From the monthly archives: "November 2010"

Spider Egg Chain?
Subject: Spider Egg Chain?
Location: baltimore md
November 27, 2010 7:09 pm
Baltimore on Wednesday, November 24. Rubbery strand running between two holly branches with chain of eggs suspended. Spider eggs?
Signature: karan

Basilica Orbweaver Egg Sacs in a row

Dear Karan,
We are very excited to be posting your letter and photo because our research has revealed three misidentifications on our website from many years ago.  In 2004, we received a similar image from Delaware that also pictured the spider.  At that time, there was not as much information on the world wide web, and we found information in text form in a Comstock Spider book that described the egg sacs of
Cyclosa bifurca, and we made our identification based on that information.  Then in 2006, we received a second similar image from Tennessee and again, we believed it to be the work of Cyclosa bifurca.  Today, while preparing to post your photo, we found images on BugGuide of the renamed Allocyclosa bifurca, and though the egg sacs bear a resemblance, they do not seem quite right, and the pictured spider is most obviously different from the spider pictured in our 2004 letter.  Heading back to BugGuide, we browsed through the possible Orbweavers and found the Basilica Orbweaver, Mecynogea lemniscata, that produces egg sacs in a row and looks exactly like the spider in our 2004 posting.  We can now correct our prior mistakes, citing your letter as the source of the journey to the revelation.  According to BugGuide:  “The female attaches eggsacs to each other vertically in her dome shaped web.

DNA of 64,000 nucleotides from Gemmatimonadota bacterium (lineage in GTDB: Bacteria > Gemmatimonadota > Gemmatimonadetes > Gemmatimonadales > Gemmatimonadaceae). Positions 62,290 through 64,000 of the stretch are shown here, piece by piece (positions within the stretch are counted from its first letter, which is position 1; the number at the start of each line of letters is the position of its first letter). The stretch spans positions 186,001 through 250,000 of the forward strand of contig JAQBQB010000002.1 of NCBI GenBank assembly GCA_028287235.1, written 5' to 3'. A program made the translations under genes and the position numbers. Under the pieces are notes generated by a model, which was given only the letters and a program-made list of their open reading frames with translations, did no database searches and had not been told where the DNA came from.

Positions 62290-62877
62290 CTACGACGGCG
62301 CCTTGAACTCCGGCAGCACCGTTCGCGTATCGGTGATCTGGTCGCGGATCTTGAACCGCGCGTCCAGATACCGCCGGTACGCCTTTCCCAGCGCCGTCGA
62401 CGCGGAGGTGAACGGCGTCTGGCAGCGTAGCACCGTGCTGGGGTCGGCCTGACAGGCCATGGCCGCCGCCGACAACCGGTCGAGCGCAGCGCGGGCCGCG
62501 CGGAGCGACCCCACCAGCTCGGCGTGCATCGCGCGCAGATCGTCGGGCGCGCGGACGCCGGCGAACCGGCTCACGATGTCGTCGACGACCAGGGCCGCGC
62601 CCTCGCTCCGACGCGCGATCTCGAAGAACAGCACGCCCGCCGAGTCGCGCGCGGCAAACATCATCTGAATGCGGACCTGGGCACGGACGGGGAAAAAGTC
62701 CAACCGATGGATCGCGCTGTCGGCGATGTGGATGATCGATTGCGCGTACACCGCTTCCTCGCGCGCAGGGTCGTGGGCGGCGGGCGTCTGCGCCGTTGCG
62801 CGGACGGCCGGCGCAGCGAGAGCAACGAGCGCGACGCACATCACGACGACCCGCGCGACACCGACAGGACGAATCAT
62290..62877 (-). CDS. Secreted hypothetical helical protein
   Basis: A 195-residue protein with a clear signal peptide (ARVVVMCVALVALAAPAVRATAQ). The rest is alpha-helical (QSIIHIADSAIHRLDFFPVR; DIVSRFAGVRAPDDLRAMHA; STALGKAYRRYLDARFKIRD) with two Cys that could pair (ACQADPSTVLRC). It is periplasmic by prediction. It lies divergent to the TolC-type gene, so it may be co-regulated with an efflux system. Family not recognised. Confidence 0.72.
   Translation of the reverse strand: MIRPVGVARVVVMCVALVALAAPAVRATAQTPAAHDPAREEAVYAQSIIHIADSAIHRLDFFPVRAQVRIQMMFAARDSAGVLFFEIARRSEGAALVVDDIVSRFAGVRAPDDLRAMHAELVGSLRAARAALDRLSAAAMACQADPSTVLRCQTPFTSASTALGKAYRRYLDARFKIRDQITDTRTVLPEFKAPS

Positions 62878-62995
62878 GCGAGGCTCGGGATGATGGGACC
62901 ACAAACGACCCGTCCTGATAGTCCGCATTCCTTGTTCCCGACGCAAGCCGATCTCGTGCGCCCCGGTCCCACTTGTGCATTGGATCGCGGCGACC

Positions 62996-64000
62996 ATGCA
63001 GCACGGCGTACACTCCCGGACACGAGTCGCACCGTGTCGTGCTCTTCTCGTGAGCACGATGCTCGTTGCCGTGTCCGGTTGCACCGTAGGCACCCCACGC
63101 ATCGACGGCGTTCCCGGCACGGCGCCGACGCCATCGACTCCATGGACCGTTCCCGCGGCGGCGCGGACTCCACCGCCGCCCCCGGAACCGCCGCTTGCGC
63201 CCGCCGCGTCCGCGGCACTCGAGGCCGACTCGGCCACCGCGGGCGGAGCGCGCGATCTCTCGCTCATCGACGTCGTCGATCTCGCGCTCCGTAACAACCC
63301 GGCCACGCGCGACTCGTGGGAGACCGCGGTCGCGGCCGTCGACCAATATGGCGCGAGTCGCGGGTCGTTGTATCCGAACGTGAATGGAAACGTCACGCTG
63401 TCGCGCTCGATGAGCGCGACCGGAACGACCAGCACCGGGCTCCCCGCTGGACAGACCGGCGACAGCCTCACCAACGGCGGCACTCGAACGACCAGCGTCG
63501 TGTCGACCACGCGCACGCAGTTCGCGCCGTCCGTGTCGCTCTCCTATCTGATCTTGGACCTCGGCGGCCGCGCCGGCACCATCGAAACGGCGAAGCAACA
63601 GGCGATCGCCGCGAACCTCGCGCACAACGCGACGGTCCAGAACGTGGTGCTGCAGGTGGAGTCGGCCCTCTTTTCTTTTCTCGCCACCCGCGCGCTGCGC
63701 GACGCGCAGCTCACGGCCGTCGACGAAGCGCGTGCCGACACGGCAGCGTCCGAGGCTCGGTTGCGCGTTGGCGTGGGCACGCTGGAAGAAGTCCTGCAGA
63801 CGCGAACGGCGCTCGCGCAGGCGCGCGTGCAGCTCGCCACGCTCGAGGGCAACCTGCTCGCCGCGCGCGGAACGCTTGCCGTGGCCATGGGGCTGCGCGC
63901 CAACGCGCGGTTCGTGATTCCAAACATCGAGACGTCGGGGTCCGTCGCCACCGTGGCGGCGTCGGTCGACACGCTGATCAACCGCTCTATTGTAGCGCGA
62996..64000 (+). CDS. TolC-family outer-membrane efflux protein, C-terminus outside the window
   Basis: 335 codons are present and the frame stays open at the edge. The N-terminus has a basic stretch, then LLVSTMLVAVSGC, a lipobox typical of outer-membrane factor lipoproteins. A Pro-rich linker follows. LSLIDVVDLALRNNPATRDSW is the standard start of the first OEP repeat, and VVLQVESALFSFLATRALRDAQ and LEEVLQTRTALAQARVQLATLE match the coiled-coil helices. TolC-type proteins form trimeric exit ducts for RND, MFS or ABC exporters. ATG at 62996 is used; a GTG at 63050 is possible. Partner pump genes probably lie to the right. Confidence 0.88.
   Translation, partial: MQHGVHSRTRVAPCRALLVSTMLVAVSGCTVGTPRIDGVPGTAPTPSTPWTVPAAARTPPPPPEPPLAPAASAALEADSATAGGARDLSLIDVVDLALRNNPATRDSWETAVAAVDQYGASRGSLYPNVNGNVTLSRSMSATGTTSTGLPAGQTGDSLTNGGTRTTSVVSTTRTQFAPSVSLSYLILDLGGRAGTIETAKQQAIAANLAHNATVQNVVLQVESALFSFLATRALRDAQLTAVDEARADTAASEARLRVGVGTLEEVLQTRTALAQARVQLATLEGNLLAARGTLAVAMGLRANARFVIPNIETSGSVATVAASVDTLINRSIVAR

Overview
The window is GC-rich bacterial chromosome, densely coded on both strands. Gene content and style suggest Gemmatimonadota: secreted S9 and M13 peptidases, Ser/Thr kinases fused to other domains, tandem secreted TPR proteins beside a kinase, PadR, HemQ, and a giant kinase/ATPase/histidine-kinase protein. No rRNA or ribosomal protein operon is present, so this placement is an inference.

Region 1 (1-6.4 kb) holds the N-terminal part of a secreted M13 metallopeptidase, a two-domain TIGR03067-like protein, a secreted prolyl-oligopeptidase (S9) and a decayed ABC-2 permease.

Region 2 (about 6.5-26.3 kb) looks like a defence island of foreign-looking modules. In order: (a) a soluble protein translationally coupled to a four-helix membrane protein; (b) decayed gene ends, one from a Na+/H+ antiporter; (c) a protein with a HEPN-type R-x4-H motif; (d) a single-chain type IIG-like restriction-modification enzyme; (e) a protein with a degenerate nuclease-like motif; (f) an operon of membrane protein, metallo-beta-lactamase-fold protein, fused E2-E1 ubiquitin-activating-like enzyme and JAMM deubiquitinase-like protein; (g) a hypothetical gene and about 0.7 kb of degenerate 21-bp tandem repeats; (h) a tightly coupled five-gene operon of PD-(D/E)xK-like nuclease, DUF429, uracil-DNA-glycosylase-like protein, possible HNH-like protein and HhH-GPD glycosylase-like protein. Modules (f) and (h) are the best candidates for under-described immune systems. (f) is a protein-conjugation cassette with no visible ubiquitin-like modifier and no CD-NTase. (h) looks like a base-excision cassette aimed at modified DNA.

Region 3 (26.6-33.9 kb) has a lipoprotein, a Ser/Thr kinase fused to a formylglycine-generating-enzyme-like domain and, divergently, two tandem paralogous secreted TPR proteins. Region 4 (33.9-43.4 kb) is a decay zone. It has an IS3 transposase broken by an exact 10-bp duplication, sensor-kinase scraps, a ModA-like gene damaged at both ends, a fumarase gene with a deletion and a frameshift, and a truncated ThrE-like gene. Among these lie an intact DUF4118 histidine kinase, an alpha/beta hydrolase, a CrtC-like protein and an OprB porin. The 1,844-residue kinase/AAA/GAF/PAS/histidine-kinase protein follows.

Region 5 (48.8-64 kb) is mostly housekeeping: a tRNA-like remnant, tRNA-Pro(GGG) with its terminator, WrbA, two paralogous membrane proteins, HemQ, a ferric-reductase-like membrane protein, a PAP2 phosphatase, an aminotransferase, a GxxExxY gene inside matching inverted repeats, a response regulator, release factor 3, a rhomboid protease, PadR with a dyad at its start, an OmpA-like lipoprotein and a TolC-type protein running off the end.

Wow, you’re the best!  I’ve just sent your email and link to all the family members who gathered for Thanksgiving. Basilica Orbweaver is a delightful name and we’re thrilled to have the ID. The eggs are right outside my parents’ house and we can look for generations of spiders to come.
Thank you, thank you!

Searched for 1 month, Cant identify this Insect with 8 legs
Location: Great Falls MT
November 27, 2010 5:20 pm